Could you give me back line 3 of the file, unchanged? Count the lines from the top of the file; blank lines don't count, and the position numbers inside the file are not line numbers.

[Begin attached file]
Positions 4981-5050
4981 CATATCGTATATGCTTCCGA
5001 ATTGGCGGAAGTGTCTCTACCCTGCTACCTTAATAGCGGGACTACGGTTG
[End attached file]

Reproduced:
5001 ATTGGCGGAAGTGTCTCTACCCTGCTACCTTAATAGCGGGACTACGGTTG